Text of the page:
Bet Me

Bet Me

Bet Me

Moneybox
Commentary about business and finance.
Oct. 3 2000 7:03 PM

Bet Me

Whenever financial journalists, or the experts they quote, discuss a particular company these days, they must almost always take some sort of stand as to whether that company's share price will go up or down. Even if they don't mention shares specifically, some prediction is often expected: Will the company, or its sector, succeed or fail? Like it or not, this is what consumers of financial news are generally looking for. (And if you aren't sure whether you like it or not, maybe you'll find some answers in the recent Slate dialogue between James J. Cramer and Howard Kurtz about Kurtz's new book.)

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It's an awful burden. It's awful because it is extremely difficult to predict the fortunes of this or that company, and no matter how carefully you do your research, there is a chance the market will prove you wrong, and someone (Howard Kurtz, for instance) will materialize to brand you, in hindsight, a fool. The result is that, being human beings, financial journalists and their sources often hedge. Or to put it more bluntly, they waffle. Some waffling is better than other waffling, and one of the best waffly pieces of advice is: "Don't bet against it."

What, for example, do you think will happen to Cisco stock? "I would not bet against Cisco," Scott Bleier of Prime Charter informed viewers of CNNfn's "Talking Stock" last month. "I would not bet against John Chambers." Forbes, for the record, has also suggested that "we wouldn't bet against" Cisco. How about Yahoo? "We'd be hesitant to bet against Yahoo," a co-manager of Merrill Lynch Internet Strategies confided to TheStreet.com recently. Just the other day, in another CNNfn interview, Art Hogan of Jefferies & Company took the following stand: "I would not bet against tech and telecom and probably the financials going forward not just for the next three months but for the next three years."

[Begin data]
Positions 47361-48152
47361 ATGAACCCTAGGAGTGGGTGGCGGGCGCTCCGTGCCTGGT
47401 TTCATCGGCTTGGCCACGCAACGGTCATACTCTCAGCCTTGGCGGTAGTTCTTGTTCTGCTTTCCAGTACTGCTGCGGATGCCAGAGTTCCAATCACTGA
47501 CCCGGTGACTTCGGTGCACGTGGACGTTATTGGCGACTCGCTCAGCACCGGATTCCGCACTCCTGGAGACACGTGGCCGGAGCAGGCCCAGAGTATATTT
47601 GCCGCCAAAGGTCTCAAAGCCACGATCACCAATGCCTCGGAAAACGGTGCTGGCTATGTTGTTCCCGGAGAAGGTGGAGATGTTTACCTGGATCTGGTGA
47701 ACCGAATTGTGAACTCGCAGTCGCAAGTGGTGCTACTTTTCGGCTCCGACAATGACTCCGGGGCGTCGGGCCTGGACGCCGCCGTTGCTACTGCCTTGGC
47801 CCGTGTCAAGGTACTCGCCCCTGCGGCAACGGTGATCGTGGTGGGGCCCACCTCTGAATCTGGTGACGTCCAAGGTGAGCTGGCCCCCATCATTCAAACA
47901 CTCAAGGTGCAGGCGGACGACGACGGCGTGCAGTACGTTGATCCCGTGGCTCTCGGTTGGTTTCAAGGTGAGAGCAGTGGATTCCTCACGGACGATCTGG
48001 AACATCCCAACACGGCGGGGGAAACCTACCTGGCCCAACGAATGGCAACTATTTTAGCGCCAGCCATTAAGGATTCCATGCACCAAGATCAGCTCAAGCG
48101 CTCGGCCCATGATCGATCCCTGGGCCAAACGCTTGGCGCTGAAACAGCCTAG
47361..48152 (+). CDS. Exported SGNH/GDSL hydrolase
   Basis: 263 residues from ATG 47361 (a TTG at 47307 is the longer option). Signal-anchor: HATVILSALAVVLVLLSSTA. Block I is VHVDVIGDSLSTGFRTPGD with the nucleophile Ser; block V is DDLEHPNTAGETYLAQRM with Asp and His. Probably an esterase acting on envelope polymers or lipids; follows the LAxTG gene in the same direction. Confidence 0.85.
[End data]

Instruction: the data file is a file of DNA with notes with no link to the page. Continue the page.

The great thing about this is that it sounds so forceful, wise, insiderish. And yet it leaves plenty of room to maneuver, since the speaker isn't really advising you to bet on anything at all. Employed properly, it seems flat-out imperative, without actually predicting much of anything. And so it is that this phrase, in several variations, has become one of the great clichés of money talk. After all, it works in practically any circumstance.

Jeff Bezos, for some reason under interrogation from the Chicago Tribune on the subject of MVP.com, the sports site that is associated with Michael Jordan, Wayne Gretzky, and John Elway, once confessed that he "wouldn't bet against Michael Jordan under any circumstances." Is the computer age ever going to do away with paper? "I wouldn't bet against something that's been used for 4,500 years," an Internet consultant told the readers of USA Today. A Fortune headline earlier this year over a short item assessing Microsoft stock, advised: "Don't bet against Bill." These are examples I'm picking randomly from a Nexis search, and just to show that the phrase has stood the test of time, here's something from 1985: In a New York Times story about Atari Corporation, which was then trying to convince the world that it was still a player, a rival executive said of Atari's founder: "I wouldn't bet against him." Well, maybe he should have.

Actually that brings up a reasonable question: If one can't bet against Cisco, Yahoo!, Microsoft, the tech, telecom and financial sectors, Michael Jordan, paper, or Atari, then what can one bet against? It's hard to say. For example, would you bet against Priceline.com? Well, if you do, you're not only betting against its founder, Jay Walker, who various observers consider a clever business theorist, but also against John Malone, Paul Allen, and Prince Alwaleed Bin Talal, all of whom have made investments in the firm. Who would bet against that lineup? Actually it turns out that none other than Carl Icahn bet against them, reportedly shorting Priceline at prices from $80 to $160 a share. It closed today below $10. So, is the lesson here not to bet against Icahn? Or just that it's more or less impossible to figure out to whom to not bet against? I guess I'd go with the latter choice. Although I wouldn't bet on it.